Our latest venture for the Young Innovator’s Forum took us to TGAC, or The Genome Analysis Centre (TGAC) (now known as Earlham Institute) on the Norwich Research Park. A combination of 40 young farmers and early-stage scientists came together to explore the work that TGAC do in the agricultural sector, and to talk about how science and farming can come together to face some of the challenges that will hit in the industry in the coming years.
We kicked the evening off with some presentations from the scientists themselves on their projects. We covered all sorts, from running real-time field video monitoring with Raspberry Pi computers (and being able to run monitoring programmes right from your laptop) to identifying specific genes in a plant.
What really got everyone’s interest was the potential to sample air for crop pathogens. The idea is simple (in theory!); to have a box with a kind of ‘air vacuum’ that could suck in the air by your field, and analyse the DNA in the air for specific pathogen types – all within a few minutes. Whilst we might be a way off from achieving a finished product just yet, early work is proving fruitful – and it’s very plausible that we could see this technology on the market in the next decade. This kind of research is vital in alerting farmers to diseases that they may not be able to detect visually for 2 weeks – allowing a preventative solution to be applied in precise locations where necessary.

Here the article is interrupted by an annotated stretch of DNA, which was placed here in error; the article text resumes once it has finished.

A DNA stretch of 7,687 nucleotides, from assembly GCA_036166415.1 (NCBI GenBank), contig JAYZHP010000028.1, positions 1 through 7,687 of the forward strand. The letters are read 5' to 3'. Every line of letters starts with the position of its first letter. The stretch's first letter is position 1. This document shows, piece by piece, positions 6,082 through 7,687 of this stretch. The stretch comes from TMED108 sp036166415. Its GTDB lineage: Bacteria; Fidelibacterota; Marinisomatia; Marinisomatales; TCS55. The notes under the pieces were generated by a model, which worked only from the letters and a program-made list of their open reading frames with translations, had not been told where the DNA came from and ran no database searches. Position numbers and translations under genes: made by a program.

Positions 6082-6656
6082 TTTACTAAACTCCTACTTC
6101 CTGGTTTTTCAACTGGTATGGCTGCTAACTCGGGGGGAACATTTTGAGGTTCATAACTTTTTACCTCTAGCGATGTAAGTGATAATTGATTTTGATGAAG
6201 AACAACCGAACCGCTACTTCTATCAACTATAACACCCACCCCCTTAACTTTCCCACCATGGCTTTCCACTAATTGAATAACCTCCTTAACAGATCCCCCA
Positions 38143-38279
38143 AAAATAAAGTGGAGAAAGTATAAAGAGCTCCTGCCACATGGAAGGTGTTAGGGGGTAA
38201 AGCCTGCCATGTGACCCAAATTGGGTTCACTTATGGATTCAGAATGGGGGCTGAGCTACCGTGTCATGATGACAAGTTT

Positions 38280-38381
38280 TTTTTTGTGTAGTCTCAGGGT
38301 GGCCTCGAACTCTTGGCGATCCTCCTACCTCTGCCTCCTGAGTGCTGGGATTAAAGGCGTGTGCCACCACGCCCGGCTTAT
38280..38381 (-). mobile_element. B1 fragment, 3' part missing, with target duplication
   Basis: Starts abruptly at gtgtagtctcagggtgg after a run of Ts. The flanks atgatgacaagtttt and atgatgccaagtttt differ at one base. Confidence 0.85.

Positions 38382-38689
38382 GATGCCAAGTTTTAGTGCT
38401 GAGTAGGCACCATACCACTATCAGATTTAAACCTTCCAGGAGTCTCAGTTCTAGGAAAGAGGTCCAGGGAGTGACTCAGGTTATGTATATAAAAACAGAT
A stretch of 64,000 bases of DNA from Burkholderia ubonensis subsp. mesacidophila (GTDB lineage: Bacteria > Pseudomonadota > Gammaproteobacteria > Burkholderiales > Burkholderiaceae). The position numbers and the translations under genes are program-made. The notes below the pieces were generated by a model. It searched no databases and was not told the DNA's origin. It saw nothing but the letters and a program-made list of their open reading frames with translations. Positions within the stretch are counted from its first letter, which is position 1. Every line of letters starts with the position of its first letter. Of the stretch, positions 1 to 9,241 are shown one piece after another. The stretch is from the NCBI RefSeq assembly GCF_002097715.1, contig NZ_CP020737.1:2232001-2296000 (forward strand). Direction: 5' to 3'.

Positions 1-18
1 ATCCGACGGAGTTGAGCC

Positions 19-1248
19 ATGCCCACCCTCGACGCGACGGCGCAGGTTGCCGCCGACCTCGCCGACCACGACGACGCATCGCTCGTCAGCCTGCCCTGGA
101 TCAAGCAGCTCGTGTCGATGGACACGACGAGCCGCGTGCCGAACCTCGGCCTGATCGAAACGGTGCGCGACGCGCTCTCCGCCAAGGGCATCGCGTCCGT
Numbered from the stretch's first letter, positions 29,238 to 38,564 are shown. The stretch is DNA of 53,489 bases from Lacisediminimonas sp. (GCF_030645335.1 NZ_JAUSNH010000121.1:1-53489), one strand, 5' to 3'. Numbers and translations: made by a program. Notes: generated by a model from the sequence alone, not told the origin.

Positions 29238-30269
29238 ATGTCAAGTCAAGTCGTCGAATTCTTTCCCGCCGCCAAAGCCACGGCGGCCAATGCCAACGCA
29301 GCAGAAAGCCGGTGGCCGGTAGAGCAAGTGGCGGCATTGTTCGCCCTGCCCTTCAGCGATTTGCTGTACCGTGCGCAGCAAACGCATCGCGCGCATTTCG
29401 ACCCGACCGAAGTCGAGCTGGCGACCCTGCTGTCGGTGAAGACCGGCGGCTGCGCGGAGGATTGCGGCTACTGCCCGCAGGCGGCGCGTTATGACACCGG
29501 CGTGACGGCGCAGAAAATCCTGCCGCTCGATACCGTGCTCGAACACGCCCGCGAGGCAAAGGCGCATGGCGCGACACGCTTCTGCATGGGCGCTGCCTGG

We moved on to taking some tours round the lab. TGAC’s facilities are cutting edge, and we were able to learn all about how they sequence these tiny bits of DNA in the lab. One thing that surprised a few of us were the robots that they can employ to carry out the work for them, expanding their capacity immensely. Scientists, don’t worry though – they still save the delicate jobs for humans (such as sequencing ancient bones, where only a finite DNA sample may be available) as the robots can give less yield or a poorer result.
The feedback discussions were very fruitful – and by the end, some scientists had penciled in times to take a visit to our farmer’s land! Whilst the biggest challenge will always be weather, it was agreed that science can help producers target what they do. Science will change agriculture, and the suppliers need to work with the scientists to make the most of the technology available to us – and vice versa! Scientists need to get infield and test their work to make it ‘farm-proof’.
One comment that for me really highlighted why we need these links came from some of the scientists. ‘Apparently there is a big problem with blackgrass, which many of us hadn’t heard about – so maybe we need to work on a spray treatment for that’. By bringing together these early-stage groups, we are passing knowledge between each other that could have real benefits to our industry – and these ideas could well have been missed without these discussions. (Perhaps an extreme example, but you get the idea…)
I was astounded how naturally this relationship came to the YIF – for them, working together seemed a very clear way forward for the future. Now, to get this message across to some of the more experienced workers in the industry…!